Orlov, issued No. 81, rode on the right side of a No. 3 defense pairing with Derek Forbort , bumping hard-hitting Connor Clifton out of the job for the night.
Hathaway, wearing No. 21, lined up at right wing to start the night on the fourth line, with Tomas Nosek at center and Nick Foligno on left side.
VANCOUVER — Less than 24 hours after sharing introductory handshakes with their new teammates, and without an opportunity to practice with them, new Bruins Garnet Hathaway and Dmitry Orlov pulled on freshly minted Black-and-Gold sweaters and faced the Canucks on Saturday night at Rogers Arena.
“The way we look at it right now, there’s going to be a rotation going on,” said Bruins coach Jim Montgomery, explaining why he opted to sit out Clifton. “I don’t see [Charlie] McAvoy or [Hampus] Lindholm being part of that equation, but … we [have to] keep everybody game-ready and in game shape.”
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Montgomery, though not committing to it, sounded as if he’ll re-insert Clifton into Monday night’s lineup in Edmonton, with Matt Grzelcyk the likeliest to sit against the Oilers. Both Brandon Carlo and Forbort could be in the rotation, given Orlov’s ability to play both on the left and right.
“It’s a group that knows what they need to do — they are fully committed,” said Hathaway, reflecting on joining his new team in the minutes before opening faceoff. “They are playing for each guy in that room, and it’s nice to come in and be a part of it and feel welcome already.”
As for jumping right into the action, without even a morning skate, a smiling Hathaway said he was counting on asking a lot of questions, on the bench and on the ice.
“I’ve had a lot of meetings today already about systematics stuff,” he said. “The coaching staff, and everyone included, has said, ‘Hey, just play … we’ll have a lot of video to look at. We’ll have stuff that maybe didn’t go as planned, as the blueprint goes, but right now it’s think less, just play, and have some fun.”
Montgomery planned to use both former Capitals in penalty-killing situations. Thursday’s trade that brought in Hathaway and Orlov, and sent forward Craig Smith to Washington with a bundle of draft picks, left Montgomery with a deeper, more versatile lineup.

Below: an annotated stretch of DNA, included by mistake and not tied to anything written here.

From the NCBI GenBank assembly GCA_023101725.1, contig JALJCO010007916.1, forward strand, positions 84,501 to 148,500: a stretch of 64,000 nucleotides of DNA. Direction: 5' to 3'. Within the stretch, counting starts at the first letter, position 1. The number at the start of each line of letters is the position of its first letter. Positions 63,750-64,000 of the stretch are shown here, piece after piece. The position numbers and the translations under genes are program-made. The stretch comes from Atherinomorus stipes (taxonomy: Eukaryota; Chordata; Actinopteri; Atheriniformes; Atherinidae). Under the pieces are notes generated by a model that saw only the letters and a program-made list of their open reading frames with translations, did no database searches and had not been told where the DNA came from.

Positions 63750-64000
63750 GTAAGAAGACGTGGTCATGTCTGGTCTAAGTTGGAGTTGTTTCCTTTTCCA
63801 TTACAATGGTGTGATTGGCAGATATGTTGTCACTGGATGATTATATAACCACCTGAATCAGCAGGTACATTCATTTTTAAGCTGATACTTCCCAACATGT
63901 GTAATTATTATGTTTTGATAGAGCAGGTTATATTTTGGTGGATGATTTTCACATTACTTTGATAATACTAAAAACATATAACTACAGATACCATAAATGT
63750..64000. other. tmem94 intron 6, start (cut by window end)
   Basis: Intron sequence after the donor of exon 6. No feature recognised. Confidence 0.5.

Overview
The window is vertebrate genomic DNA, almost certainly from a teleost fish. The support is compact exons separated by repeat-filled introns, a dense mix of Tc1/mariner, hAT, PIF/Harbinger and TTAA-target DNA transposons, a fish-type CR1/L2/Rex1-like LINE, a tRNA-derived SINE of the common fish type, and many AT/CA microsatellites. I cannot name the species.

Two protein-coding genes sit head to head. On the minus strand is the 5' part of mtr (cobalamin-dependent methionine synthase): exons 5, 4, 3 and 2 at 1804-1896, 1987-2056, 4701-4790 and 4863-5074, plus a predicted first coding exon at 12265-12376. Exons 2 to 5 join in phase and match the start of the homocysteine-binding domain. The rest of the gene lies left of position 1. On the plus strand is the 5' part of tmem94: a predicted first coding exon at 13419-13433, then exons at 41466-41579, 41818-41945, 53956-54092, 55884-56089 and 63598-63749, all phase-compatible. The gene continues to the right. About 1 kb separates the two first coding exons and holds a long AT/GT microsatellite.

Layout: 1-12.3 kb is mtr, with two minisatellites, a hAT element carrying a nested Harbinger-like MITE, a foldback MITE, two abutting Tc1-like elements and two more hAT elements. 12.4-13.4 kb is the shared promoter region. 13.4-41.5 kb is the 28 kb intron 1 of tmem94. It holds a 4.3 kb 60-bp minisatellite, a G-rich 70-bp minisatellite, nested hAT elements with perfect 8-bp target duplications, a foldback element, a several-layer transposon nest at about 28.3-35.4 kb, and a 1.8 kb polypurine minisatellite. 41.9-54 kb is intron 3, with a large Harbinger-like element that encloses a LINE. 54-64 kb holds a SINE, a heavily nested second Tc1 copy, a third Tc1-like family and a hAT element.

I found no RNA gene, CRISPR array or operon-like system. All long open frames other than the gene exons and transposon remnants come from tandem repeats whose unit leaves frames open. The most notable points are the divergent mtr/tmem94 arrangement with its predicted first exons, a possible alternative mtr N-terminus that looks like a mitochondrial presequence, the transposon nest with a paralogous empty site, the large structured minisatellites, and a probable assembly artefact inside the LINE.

Orlov said he had a sense, based on what Capitals management told him earlier in the week, that he could be dealt, adding that he was apprised of the Bruins’ interest in acquiring him.
“We’re here, and obviously it’s been crazy,” he said with a big smile. “Now it’s just get ready for the game.”
Asked what he would like his role to be with his new team, Orlov added, “Win some games and enjoy … you know, that’s what it’s all about.”
Clifton, noted Montgomery, was understandably disappointed to be the odd man out.
“It’s hard to scratch a guy who’s done so well for you,” said Montgomery. “And he’s played every game, too … so that was hard.”
The Bruins announced late in the morning Nosek, sidelined with a fracture in his left foot since Jan. 19, had been activated. Also, forward Vinni Lettieri was placed on waivers, possibly with the hope that he could land back with AHL Providence.
In another move, the Bruins traded Providence goalie Keith Kinkaid to the Avalanche for Shane Bowers, a former Boston University center who was a 2017 first-round pick (No. 28 overall) by the Senators.
Lettieri, 28, was on track recently to make his Bruins debut, only to be injured in his first practice with the varsity. A free agent signee last summer, he has only limited NHL experience with the Rangers and Ducks but had cobbled together a decent line (5-5–10 in 31 games) prior to his call-up during Nosek’s absence.
Bowers turned pro in the spring of 2019 and has spent all but one game of his four-year career with AHL Colorado. A left-shot center, was called up by the Avalanche this season, only to be injured.
In their 10 games prior to puck drop against the Canucks, the Bruins picked up only two power-play goals — singles strikes vs. the Predators and Islanders — over their last 34 opportunities.
One of the league’s top power-play units over the first four months of the season, the Bruins had slipped to No. 7 overall (23.7 percent) by the start of weekend play.
Montgomery typically uses what has become the standard four forward/one defenseman configuration, usually with McAvoy backing the No. 1 unit and Lindholm behind No. 2.
Orlov, used in all situations in his Washington days, could become one of Montgomery’s PP alternatives. The hard-shooting John Carlson did most of the lock-and-load duty for the Capitals on the No. 1 unit, backing Alex Ovechkin.
Montgomery said he would use Orlov on the PK in his debut and also planned at some point to give him a shot on the power play.
Orlov, with four career power-play goals (to Carlson’s 39), in recent times had been Capitals coach Peter Laviolette’s top choice on the No. 2 unit, also with Ovechkin, one of the few NHLers (perhaps only?) to remain out for the full two minutes (a la Phil Esposito in his Bruins glory years).
Brad Marchand was back on No. 1 left wing duty, as expected, after being assessed a $5,000 fine for what the league determined was a dangerous trip Thursday night on Kraken forward Oliver Bjorkstrand. Marchand, a less frequent visitor to the NHL’s department of player safety in recent years, incurred the sixth fine of his career with the play in Seattle. Largely a factor of his eight career suspensions, a couple of which were for slew footing, Marchand over the course of his career has surrendered some $1.425 million in wages. The L’il Ball o’Hate grossed just under $2.4 million over his first three seasons of NHL duty … In addition to Clifton, forward A.J. Greer and defenseman Jakub Zboril sat after playing in Seattle.
Kevin Paul Dupont can be reached at firstname.lastname@example.org.